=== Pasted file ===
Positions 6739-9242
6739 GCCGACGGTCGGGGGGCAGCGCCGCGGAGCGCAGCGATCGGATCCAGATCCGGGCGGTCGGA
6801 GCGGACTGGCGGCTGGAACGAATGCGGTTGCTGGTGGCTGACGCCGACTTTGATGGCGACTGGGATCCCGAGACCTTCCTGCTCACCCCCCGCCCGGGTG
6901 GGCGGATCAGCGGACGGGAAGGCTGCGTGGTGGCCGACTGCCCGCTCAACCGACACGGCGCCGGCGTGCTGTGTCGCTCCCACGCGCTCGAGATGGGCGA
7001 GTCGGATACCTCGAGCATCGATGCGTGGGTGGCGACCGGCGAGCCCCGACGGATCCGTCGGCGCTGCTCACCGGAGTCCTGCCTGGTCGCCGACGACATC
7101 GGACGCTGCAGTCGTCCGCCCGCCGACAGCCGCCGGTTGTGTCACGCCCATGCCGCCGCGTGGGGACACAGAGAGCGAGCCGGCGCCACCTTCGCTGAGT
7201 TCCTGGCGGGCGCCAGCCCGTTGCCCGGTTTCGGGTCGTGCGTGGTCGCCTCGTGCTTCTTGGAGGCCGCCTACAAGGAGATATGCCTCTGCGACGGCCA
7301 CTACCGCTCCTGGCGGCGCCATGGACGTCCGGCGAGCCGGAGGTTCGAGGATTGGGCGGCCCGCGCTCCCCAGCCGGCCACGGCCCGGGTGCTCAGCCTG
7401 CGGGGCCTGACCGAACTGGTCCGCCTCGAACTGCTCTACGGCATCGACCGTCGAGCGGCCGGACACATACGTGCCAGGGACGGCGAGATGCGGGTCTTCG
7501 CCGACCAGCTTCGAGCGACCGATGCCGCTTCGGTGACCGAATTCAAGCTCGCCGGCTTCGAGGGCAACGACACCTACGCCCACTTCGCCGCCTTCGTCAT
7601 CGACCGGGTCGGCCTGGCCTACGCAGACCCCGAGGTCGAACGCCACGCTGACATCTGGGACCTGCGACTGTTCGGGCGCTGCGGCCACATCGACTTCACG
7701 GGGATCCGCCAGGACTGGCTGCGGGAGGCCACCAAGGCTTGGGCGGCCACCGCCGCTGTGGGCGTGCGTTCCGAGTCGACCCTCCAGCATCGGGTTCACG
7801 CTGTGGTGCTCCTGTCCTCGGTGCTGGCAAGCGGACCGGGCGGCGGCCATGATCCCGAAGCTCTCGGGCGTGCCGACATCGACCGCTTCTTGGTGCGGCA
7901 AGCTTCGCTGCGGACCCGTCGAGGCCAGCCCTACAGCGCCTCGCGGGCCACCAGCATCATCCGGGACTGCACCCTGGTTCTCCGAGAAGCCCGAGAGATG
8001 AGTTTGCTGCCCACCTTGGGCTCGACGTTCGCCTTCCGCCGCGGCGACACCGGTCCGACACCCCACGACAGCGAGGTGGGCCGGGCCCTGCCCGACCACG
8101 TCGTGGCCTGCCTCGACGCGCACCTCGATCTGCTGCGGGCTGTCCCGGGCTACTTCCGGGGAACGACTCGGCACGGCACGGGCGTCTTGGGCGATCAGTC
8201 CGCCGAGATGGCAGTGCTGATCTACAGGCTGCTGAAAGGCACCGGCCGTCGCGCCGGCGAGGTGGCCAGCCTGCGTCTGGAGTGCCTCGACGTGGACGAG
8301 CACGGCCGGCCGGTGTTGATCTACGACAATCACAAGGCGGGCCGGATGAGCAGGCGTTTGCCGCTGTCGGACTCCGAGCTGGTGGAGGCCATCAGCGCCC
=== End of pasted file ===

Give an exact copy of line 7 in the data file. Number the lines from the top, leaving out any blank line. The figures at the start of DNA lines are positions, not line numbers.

7201 TCCTGGCGGGCGCCAGCCCGTTGCCCGGTTTCGGGTCGTGCGTGGTCGCCTCGTGCTTCTTGGAGGCCGCCTACAAGGAGATATGCCTCTGCGACGGCCA